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Bipartisan Senate Plan Provides for Solvent USPS

November 4, 2011
WASHINGTON, DC—A bipartisan plan announced by the Senate this week would throw a lifeline to the floundering U.S. Postal Service (USPS) while maintaining six-day mail delivery for at least the next two years, the Associated Press reported.

The Senate Homeland and Governmental Affairs Committee will take up the proposal next week. The proposal, among other things, encourages cuts in staffing and refunding the nearly $7 billion in overpayments USPS paid into the Federal Employee Retirement System.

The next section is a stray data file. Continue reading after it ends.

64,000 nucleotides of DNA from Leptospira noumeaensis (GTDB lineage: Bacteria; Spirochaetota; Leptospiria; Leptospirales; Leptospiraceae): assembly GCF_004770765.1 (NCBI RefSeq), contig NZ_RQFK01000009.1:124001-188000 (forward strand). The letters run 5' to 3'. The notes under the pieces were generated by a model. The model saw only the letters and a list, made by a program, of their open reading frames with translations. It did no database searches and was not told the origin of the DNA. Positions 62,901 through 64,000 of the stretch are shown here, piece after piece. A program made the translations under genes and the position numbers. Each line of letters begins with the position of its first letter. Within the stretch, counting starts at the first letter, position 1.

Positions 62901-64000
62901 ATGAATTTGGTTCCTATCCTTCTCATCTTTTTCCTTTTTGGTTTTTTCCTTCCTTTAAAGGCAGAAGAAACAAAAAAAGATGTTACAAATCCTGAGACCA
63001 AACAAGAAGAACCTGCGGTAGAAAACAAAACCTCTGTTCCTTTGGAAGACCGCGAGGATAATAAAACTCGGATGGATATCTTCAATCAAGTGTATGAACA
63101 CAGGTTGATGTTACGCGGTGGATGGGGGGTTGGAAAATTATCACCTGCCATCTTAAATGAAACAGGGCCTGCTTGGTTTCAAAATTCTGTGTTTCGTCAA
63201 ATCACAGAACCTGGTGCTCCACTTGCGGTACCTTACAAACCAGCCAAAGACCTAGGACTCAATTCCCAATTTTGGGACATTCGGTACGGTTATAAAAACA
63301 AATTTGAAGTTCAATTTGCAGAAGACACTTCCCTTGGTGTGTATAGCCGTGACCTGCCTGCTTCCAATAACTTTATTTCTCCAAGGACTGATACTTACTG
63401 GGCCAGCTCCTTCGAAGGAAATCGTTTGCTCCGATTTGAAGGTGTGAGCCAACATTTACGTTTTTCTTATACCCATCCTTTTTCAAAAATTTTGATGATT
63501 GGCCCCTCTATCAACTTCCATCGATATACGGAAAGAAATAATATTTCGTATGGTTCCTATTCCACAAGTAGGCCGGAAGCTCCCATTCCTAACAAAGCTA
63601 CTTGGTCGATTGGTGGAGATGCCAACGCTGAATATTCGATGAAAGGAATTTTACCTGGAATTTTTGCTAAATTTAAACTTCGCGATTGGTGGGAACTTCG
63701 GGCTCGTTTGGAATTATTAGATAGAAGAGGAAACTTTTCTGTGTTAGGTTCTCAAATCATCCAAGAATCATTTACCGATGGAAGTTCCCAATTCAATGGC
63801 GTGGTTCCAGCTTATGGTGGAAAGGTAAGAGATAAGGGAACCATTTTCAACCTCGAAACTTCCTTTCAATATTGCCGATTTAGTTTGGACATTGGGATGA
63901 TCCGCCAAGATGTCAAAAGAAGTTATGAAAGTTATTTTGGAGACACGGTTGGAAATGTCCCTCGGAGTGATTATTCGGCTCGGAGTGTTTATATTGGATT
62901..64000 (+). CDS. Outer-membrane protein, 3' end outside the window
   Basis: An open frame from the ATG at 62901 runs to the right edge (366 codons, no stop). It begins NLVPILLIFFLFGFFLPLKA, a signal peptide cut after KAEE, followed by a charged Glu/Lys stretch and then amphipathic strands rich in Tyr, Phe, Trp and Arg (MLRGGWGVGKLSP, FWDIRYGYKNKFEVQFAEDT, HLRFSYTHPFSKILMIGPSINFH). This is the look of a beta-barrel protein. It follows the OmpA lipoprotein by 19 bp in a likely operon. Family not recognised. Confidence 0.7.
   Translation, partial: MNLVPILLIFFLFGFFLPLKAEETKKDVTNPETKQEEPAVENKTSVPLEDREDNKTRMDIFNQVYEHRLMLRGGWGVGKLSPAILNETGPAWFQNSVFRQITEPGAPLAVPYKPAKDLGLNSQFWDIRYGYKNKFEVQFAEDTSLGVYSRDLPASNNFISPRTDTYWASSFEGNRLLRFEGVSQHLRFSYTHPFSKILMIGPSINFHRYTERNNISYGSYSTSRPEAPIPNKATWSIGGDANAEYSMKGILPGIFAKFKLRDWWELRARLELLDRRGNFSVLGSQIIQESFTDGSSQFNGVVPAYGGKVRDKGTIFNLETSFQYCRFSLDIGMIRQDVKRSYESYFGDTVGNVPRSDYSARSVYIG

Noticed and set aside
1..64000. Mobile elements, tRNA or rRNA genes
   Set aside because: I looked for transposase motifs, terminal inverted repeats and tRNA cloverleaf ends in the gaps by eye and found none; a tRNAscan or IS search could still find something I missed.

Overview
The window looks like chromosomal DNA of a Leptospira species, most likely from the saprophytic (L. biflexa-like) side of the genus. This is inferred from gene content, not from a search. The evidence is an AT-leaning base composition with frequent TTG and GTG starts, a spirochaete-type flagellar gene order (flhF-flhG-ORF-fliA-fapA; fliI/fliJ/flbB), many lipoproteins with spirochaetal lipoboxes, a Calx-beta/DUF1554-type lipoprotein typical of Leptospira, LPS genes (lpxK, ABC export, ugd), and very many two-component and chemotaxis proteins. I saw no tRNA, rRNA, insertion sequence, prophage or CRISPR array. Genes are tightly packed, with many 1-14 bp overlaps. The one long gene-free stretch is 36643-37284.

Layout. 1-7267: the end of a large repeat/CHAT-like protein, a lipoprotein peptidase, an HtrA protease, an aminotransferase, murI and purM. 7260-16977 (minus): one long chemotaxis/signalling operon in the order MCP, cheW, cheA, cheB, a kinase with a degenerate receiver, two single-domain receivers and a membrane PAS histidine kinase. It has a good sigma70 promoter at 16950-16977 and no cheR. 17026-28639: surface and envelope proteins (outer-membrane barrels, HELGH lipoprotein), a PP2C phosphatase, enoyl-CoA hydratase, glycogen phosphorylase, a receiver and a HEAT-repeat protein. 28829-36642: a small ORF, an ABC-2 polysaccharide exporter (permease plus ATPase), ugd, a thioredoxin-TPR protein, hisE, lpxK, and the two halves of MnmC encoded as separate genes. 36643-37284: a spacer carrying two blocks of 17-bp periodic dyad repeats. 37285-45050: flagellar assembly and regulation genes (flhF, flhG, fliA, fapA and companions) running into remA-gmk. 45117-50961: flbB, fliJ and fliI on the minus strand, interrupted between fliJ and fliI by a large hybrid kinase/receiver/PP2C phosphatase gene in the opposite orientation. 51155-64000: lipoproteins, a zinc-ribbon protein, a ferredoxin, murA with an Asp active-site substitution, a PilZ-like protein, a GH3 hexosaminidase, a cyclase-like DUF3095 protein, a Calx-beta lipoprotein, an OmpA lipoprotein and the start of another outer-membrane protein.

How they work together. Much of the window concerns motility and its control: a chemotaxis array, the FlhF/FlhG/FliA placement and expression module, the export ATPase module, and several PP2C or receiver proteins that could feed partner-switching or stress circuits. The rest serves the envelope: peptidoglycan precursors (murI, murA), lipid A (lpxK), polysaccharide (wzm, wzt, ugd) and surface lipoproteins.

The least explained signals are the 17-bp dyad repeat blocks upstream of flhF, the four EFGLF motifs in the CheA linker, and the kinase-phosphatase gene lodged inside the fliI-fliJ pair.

The bill would require USPS to use part of the refund to set up a buyout program, which aims to reduce staff by 100,000. The contentious $5.5 billion payment to fund future retiree health benefits would be reduced with a spread-out payment schedule.

Other provisions of the bill allow the Postmaster General to negotiate with the unions on an alternative health care system that would cost less. As for six-day delivery, that option would be revisited in two years; the USPS would petition the Postal Regulatory Commission, which would verify that the cuts and savings from these initiatives were not enough to ensure fiscal viability.
 

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